Being Corona Positive!

Gajanan Khergamker | Mumbai

As it peeped from between two parked cars, a couple of policemen, masked and armed, holding fort at South Mumbai’s Babulnath Zone turned abruptly in response. Anticipating a motorcyclist breaking the lockdown and zipping through the parked vehicles, a police constable bolted towards the spot, a hand holding onto his mask and another with a raised baton only to find a peacock emerging and fanning out its full plumage.

Peacock visible at South Mumbai's Babulnath area
Astounded by the appearance of the bird in an otherwise-crowded residential zone, the constable stood transfixed as it strutted about, oblivious of the penal threat, attempting to catch the attention of a peahen that stood tall atop the bonnet of a parked Esteem. As the peahen bolted across the road to enter a temple premises, the peacock followed in hot pursuit even as the constable grappled with his mobile to grab a photo for the record. After all, it is not common to find peacocks in pursuit of peahens on a South Mumbai road. This, among a string of other instances of nature healing itself as humans of the world’s largest democracy, remained, locked down in the times of Coronavirus.

A little distance away, at Girgaum Chowpatty, a swarm of pigeons inundated the zone covering long stretches of sand. “They’ve taken over the place a demolished kabootar khana (feeding place for pigeons) stood, broken down by the authorities for want of legality. You can break down a structure but how can you take action against thousands of pigeons who have decided to break the law,” says Pardhi Savitri, a roadside gajra seller, now rendered workless owing to the lockdown yet hooded to protect herself from COVID19.

Pigeons at Mumbai's Girgaum Chowpatty
As daughter Laxmi, a dishevelled Pardhi girl all of six, stood with grains in her small palm and a pigeon pecked away without fear, the distinction between the tribal and the nature stood blurred. Attempts by the civic authorities to rid Mumbai of the birds and urban tribals like the Pardhis have been legendary. They fail miserably as the two continue to exist in sweet free harmony even as the rest of the city stands locked down.

Cut to Ahmedabad in Gujarat where monkeys have taken over the main commercial zones around Ashram Road and C.G. Road in Ahmedabad West. As they playfully prance in groups, chattering away loudly in wild abandon on the usually congested roads of commercial Ahmedabad, the city’s business community stays back home, abiding by the national lockdown to soften the blow of an all-powerful virus.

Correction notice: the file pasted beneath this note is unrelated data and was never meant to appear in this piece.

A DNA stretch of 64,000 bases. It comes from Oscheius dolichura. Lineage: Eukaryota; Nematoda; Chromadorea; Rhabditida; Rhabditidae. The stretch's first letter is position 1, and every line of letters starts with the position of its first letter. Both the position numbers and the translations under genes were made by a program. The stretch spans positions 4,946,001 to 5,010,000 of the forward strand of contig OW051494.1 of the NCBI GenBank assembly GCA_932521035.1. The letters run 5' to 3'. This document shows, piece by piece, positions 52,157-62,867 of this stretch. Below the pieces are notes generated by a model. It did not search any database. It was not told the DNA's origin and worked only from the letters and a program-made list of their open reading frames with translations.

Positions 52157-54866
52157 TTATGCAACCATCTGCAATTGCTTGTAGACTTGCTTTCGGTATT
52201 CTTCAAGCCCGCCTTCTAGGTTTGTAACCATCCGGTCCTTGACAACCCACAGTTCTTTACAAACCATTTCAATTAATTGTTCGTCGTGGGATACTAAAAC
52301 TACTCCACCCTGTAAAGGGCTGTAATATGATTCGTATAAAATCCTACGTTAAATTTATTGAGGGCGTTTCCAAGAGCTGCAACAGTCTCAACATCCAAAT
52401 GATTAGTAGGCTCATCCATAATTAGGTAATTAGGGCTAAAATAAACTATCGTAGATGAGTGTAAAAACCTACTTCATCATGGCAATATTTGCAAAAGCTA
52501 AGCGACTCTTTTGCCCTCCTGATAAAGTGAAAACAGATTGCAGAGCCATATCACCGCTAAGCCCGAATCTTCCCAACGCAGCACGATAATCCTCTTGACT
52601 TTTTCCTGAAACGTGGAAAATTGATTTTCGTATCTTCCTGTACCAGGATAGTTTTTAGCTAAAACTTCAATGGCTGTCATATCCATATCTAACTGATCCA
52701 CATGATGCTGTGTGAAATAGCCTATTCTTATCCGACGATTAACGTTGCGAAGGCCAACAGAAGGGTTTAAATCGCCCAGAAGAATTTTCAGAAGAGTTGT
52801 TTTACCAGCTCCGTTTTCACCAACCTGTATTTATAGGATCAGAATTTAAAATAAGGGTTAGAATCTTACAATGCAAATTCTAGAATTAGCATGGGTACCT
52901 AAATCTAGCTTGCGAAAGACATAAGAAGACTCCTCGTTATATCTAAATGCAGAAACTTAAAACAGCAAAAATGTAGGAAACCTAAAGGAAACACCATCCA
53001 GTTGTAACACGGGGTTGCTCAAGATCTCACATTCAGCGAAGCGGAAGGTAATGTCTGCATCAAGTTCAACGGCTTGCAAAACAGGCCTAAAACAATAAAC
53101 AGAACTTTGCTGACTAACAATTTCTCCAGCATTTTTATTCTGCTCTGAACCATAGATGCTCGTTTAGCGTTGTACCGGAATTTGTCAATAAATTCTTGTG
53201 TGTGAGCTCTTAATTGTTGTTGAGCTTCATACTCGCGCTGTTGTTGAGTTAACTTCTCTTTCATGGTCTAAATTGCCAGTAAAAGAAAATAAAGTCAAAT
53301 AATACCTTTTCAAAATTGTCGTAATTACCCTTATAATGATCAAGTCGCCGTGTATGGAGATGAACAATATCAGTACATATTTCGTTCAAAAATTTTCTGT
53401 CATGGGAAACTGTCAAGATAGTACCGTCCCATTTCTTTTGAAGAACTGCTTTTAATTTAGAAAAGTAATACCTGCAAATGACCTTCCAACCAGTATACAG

Monkeys have taken over human zones in Ahmedabad
“The monkeys, who had been relegated to the green campuses of the city, like C.N. Vidyalaya, the Centre for Environmental Planning and Technology (CEPT) and the IIM campus, have now spilt over to the rest of the city where they were usually beaten up and made to flee. It’s almost like poetic justice,” says an exhilarated city artist Hasmukh Makwana.

“It would be very painful to watch car owners speeding down the roads of Ahmedabad West in full disregard for the stray monkeys who would often get knocked over and left with serious injuries to die on the roads,” says Hasmukh. “Today, with all vehicles off the roads, the monkeys are back to their antics and, this time, without the fear of being run over too,” he adds.

As Goa’s Atal Setu – India’s third longest cable-stayed bridge – earmarked only for four-wheelers today stands empty with the lockdown, it has been taken over by storks and all sorts of multi-hued water birds such as Kingfishers at the edge of the bridge and the Brahminy Kites, glorious in their white-breasted demeanour, as they sit perched atop strategic spots waiting to spot their potential meals on the Mandovi river far below.

Atal Setu is now out of bounds for Goans during the lockdown
And, in Kolkata, air pollution has been reduced by almost 75 per cent during the lockdown, according to the West Bengal Pollution Control Board. “The lack of vehicles and the absence of noise has enabled birds, we’ve seen only in wildlife documentaries, emerge out in the open. For the first time in my life, I saw a pale-billed flowerpecker, I thought was a sparrow, till an informed bird-lover friend told me about it,” offered a South Kolkata resident and Insurance agent Neelkanth Dey.

Strays have taken over Goa's Beaches
In India’s capital, New Delhi, the average concentration of PM 2.5 plunged by 71 per cent within just a week of the lockdown. It fell from 91 micrograms per cubic meter on March 20, to 26 on March 27 and continued to fall to unimaginable levels. Why, even Congress politician Shashi Tharoor was ecstatic when Delhi’s AQI, on one occasion, after a bout of rainfall, touched 7!

Jalandhar residents, after a whopping 30 years, managed to view the Dhauladhar mountain range in Himachal Pradesh over 213 km away, sparking a series of memes on the wonder.

Coronavirus has taken an unprecedented toll on the world, in general, and India, in particular. That said, the lockdown placed on citizens across India from March 25th led to an enforced social distancing and kept masses indoors. However, the effect the lockdown has had on the environment, animals and birds has been nothing short of positive.

And, the positives of the lockdown do soften the harsh punishment of staying in during the period. India, once through with the COVID threat, must learn to retain the positives.

On 25 April 2020, marking the successful completion of exactly a month since the national lockdown began, The Draft, in conjunction with DraftCraft Films, released 'Lights, Sound ... Lockdown' - a documentary capturing 'Mumbai In The Time Of COVID-19' at Ground Zero.

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